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Michelle Payne made history this week as the first female jockey to win the Melbourne Cup in its 155-year history. Horseracing is a rare example of a sport where men and women compete together on more or less equal terms.
Payne is only one of four women jockeys to have ever competed for the Cup – which means it only took the fourth woman to have taken part to ride to victory. Just imagine if 50 per cent of the jockeys in the race were women. If this were the case, there would be damn good odds that the number of female winners would be on par with men. It’s just a shame that it could take another few decades for more than four women to compete.
If women are able to ride alongside men in horseracing why do so few women take part? Unsurprisingly, institutional sexism plays a huge part. Michelle Payne suffered sexism and ridicule. She was made to feel unwelcome in this male-dominated sport. In her post-race interview she said: “It’s such a chauvinistic sport, a lot of the owners wanted to kick me off. Everyone else can get stuffed [who] think women aren’t good enough”.
Beating the odds of 100-1, the extraordinary sportswoman won the race and thus the argument: women can and should compete with men.
But the majority of sports competitions still segregate on the basis of gender in one way or another. Men and women play different sports, play in different leagues, and play by different rules – rules generally devised by men at a time when women had no rights or voice. I’d need a thesis to set out all of the examples of gender discrimination in sport.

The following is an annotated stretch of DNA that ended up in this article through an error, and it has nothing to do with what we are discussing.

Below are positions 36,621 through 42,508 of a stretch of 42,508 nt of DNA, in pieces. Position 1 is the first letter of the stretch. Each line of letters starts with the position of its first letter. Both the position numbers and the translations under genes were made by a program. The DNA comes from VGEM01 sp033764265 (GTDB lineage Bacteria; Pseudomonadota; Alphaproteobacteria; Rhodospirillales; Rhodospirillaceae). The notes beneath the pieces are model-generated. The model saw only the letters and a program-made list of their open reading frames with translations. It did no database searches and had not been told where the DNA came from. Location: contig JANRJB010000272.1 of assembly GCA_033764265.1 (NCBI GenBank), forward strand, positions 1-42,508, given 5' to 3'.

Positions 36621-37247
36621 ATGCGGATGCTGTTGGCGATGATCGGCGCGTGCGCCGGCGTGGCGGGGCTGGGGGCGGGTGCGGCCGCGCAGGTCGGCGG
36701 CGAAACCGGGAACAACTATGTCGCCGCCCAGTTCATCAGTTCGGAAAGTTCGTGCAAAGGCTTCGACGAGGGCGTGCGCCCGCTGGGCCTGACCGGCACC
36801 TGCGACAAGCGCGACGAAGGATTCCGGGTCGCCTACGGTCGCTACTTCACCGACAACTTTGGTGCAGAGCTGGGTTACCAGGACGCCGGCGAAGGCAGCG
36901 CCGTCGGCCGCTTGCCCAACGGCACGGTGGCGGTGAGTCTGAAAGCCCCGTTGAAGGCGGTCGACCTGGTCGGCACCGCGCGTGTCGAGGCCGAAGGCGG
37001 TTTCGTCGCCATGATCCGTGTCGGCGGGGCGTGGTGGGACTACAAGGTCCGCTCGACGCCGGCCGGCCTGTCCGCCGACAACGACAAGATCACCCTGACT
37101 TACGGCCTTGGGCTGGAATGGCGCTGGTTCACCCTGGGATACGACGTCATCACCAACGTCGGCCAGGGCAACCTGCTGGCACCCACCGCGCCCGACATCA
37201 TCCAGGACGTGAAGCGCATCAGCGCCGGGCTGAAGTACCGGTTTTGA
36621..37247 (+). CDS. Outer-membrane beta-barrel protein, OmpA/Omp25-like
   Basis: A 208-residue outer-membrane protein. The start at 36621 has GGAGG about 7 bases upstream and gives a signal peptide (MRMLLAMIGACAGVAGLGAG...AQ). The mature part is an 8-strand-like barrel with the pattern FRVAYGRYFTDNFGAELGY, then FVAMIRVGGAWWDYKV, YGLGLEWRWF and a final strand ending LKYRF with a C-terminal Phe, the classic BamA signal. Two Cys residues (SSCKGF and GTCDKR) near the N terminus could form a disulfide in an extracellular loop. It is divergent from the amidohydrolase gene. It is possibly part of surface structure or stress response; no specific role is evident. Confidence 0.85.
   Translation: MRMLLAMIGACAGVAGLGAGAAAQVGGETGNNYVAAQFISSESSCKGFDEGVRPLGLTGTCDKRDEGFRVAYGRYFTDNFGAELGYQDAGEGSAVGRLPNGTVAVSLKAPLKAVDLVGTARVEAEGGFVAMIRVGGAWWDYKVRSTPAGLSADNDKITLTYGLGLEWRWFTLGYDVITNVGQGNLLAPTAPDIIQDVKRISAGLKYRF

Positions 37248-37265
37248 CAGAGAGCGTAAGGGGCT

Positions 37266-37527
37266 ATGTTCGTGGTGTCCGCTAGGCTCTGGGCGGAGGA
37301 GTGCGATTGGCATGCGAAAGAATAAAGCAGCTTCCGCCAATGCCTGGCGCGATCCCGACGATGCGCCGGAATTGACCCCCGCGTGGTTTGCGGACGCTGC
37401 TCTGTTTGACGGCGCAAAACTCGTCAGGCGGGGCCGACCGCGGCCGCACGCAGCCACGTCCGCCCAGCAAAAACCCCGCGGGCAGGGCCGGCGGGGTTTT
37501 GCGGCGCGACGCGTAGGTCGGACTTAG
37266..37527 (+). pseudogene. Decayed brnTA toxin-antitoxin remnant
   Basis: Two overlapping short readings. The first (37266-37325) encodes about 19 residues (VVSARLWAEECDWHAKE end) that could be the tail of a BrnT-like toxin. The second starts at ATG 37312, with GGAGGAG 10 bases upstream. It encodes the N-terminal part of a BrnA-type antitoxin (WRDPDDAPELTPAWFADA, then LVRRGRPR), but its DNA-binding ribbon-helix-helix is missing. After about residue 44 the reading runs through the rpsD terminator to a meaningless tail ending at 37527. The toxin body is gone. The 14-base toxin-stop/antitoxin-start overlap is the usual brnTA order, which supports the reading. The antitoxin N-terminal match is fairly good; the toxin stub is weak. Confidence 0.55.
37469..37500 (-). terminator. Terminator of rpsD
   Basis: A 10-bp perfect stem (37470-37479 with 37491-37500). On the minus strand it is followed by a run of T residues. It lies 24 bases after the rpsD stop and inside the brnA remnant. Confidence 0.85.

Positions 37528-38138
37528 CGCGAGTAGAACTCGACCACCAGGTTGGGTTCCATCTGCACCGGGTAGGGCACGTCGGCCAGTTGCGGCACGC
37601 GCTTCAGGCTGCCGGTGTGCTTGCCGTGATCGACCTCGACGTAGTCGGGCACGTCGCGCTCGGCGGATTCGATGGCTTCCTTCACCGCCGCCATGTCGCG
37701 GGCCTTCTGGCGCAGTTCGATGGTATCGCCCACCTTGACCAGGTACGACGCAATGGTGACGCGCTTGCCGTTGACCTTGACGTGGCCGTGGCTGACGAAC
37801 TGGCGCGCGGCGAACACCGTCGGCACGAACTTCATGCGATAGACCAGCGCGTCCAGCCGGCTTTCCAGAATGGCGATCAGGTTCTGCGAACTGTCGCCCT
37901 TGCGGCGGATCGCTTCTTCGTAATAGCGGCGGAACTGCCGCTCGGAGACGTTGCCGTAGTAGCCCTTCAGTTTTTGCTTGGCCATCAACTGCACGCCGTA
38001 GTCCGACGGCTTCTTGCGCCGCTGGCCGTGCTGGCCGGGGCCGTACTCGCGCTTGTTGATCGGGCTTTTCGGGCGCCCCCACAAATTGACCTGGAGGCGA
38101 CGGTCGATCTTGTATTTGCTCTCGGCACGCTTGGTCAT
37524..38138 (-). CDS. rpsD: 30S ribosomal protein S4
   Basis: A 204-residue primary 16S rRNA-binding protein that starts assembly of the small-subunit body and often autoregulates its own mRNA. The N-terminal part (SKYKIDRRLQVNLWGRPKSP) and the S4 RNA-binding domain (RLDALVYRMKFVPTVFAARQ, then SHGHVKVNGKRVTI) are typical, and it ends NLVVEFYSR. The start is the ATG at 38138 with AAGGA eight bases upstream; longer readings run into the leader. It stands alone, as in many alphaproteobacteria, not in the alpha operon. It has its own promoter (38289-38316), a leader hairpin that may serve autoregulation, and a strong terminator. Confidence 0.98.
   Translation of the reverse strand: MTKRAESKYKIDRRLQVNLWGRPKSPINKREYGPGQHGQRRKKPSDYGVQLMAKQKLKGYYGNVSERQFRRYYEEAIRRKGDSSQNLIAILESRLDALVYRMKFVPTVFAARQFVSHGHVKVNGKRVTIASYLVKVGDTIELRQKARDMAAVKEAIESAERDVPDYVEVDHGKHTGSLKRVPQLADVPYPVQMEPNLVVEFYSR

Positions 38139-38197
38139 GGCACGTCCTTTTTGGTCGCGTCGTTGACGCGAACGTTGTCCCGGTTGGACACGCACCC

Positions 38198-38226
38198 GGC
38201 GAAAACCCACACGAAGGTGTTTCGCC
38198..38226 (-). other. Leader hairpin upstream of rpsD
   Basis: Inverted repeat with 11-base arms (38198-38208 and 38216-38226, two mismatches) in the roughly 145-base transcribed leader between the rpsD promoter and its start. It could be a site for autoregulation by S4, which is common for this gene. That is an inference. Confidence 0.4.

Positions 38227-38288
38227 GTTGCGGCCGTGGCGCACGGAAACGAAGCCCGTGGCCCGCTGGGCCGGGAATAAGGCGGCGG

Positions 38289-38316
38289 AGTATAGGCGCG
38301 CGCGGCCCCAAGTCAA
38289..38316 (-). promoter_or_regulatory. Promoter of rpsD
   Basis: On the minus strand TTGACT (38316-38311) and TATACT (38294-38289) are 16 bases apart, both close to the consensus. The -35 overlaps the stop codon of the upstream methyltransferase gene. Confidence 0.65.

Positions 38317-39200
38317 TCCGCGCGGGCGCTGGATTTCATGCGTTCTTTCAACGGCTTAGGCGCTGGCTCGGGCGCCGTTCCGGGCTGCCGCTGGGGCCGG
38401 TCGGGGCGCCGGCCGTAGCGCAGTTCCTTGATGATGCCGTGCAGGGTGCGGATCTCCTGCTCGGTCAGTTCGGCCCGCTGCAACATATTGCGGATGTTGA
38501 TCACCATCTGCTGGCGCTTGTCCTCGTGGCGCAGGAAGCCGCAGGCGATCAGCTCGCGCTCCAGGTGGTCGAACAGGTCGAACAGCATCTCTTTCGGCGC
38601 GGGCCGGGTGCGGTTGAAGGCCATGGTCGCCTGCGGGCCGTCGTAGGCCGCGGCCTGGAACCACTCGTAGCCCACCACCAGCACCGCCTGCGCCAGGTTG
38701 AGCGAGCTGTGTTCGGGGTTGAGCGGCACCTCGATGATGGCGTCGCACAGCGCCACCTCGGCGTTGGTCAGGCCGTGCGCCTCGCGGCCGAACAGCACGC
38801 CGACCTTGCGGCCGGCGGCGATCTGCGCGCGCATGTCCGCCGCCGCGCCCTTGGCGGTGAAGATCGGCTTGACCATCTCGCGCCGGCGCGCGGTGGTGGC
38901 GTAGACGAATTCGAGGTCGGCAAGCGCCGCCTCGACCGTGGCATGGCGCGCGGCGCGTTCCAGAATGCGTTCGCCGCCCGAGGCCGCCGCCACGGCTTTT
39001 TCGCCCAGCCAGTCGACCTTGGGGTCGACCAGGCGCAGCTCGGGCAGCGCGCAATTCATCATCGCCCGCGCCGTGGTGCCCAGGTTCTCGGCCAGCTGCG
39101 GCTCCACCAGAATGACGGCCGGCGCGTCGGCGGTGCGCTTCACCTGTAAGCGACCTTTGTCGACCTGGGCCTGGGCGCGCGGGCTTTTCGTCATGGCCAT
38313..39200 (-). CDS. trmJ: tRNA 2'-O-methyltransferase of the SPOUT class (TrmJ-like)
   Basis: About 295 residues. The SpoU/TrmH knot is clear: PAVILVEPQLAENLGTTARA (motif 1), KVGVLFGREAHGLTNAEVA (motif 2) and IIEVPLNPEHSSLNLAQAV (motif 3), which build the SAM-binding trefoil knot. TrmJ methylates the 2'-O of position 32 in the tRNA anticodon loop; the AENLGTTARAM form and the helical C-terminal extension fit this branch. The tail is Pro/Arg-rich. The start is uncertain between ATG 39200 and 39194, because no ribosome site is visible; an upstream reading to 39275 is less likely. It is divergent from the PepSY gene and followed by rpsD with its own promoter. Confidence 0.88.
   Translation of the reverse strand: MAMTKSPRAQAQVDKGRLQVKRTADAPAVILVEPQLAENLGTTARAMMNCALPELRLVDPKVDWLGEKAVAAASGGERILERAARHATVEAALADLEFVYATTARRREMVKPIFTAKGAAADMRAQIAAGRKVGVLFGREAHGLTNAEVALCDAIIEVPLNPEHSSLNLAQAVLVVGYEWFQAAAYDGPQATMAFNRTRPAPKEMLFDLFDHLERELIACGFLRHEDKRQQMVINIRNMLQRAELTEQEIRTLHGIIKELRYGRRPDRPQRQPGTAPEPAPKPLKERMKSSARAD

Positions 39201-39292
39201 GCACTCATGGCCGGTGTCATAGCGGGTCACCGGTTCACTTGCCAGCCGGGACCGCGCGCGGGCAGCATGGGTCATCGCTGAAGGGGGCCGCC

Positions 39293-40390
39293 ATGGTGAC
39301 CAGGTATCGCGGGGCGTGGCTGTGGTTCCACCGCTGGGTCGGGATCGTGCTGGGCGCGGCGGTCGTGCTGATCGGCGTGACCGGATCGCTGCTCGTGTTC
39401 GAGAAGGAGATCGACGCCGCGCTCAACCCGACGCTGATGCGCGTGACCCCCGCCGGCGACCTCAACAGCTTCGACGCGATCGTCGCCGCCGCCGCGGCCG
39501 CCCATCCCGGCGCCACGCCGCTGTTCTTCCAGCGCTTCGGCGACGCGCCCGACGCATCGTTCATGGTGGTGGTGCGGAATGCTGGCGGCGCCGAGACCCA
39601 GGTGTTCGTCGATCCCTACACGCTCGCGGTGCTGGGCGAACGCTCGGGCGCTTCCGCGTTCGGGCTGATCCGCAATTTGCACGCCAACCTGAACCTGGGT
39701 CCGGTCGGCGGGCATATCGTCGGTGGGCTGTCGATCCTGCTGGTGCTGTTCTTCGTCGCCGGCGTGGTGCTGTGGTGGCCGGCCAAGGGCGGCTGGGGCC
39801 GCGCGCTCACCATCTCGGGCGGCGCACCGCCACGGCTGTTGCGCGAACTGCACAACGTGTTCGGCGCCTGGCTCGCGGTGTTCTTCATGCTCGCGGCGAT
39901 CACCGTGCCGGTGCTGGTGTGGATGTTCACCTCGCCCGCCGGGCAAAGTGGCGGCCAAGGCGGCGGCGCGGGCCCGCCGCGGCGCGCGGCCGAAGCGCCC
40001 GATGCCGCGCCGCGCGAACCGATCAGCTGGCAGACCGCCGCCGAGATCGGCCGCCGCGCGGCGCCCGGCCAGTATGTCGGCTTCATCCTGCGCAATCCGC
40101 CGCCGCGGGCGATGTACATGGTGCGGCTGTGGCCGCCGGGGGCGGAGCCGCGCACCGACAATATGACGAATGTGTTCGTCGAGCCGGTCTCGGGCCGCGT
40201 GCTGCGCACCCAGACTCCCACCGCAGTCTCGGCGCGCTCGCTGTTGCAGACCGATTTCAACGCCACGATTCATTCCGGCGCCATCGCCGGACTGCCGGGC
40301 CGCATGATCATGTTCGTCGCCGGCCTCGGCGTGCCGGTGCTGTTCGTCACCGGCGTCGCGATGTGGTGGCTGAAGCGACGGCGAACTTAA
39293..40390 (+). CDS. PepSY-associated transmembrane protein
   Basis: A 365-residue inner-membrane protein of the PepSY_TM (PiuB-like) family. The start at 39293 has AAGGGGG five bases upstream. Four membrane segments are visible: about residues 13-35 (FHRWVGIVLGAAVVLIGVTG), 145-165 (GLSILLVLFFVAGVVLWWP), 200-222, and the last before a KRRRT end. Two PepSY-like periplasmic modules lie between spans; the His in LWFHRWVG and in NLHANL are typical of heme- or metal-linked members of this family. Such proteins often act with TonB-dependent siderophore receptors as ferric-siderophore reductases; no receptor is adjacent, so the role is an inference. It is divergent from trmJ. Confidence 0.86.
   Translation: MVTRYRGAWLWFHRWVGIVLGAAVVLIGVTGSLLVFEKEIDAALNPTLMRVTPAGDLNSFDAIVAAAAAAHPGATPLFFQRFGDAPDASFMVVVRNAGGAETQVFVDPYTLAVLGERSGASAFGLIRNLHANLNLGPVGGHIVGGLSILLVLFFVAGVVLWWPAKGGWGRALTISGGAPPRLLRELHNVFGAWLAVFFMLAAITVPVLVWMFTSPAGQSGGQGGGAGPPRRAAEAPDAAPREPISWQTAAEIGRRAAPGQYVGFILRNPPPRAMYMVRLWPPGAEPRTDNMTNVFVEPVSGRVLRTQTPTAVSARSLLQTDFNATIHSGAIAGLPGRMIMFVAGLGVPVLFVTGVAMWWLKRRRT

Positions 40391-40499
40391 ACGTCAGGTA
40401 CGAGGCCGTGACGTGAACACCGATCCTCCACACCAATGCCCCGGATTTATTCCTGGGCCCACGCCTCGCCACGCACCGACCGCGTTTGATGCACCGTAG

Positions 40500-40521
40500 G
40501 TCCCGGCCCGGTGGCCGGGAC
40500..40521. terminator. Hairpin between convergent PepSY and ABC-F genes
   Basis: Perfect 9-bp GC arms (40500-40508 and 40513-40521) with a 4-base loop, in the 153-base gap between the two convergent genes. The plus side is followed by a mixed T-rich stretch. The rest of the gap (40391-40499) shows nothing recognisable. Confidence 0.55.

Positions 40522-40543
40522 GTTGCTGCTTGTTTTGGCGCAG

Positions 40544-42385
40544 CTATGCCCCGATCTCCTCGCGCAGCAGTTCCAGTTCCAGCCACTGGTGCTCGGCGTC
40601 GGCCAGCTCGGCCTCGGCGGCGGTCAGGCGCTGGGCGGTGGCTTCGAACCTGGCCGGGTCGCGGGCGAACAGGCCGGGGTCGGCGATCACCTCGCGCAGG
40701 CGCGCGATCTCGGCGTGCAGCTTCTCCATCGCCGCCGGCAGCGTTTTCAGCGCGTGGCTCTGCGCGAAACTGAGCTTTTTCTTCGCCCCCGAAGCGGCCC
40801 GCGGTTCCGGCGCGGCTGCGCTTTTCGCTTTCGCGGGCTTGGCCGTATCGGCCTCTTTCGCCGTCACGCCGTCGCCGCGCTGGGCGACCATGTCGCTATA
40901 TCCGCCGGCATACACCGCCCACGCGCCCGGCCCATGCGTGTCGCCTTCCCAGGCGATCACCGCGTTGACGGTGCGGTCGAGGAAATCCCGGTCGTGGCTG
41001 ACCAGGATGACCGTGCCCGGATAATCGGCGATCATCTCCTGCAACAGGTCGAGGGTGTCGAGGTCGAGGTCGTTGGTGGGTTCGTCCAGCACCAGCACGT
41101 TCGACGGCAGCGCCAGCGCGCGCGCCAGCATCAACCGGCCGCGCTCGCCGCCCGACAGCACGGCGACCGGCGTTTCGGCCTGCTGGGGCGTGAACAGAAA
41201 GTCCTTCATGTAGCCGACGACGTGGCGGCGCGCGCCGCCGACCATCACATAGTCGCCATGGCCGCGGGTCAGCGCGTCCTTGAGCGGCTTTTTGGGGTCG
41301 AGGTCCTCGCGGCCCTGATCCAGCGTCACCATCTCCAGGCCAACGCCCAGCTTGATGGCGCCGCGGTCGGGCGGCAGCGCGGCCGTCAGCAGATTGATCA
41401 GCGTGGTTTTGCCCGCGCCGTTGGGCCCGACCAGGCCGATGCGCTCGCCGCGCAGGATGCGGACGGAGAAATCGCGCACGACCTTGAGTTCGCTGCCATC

One perfect example of illogical decision-making predicated on sexism is the male-only 1,500m freestyle long-distance Olympic swimming competition. Debbie Meyer, the first woman swimmer to win three gold medals at the 1968 Olympics said she was locked out from swimming 1,500m – which she considered to be her best event – because of her gender. Sports writer David Epstein insists there is “no good physical reason” why women cannot also compete.
A key justification for excluding women from sporting competitions is their so-called weaker physiology. Fortunately Michelle Payne did not think this way. In her interview she went on to say: “I would like to say that, you know, it’s a very male-dominated sport and people think we are not strong enough and all of the rest of it … you know what?
“It’s not all about strength, there is so much more involved, getting the horse into a rhythm, getting the horse to try for you, it’s being patient and I’m so glad to win Melbourne Cup and hopefully, it will help female jockeys from now on to get more of a go. Because, I believe that we sort of don’t get enough of a go and hopefully this will help.”
Amen and bravo.
Calling out sexism is no easy feat. I should know – having done so myself a few weeks ago and experienced the backlash.
The trope of biological determinism reifies dangerously defeatist attitudes among girls and women who are taught to believe they do not have the ability to compete alongside men because of their biology. And yet the truth is that the difference between men and women is culturally created.
Sporting competitions, which do not allow men and women to compete together, exaggerate and extend socially constructed gender distinctions. In this way, sporting competitions reinforce the perception that men have an inherently superior prowess to women. Men are considered to be faster, and stronger and to possess greater endurance.
Photo: Getty Images
So why does any of this matter? The fact is that sport is not just about sport. It is not just about who wins some artificial competition. It resonates with and radiates into virtually every sphere of social life and contributes to this question: who wins the race for social power and privilege? And the answer – well, it’s not women.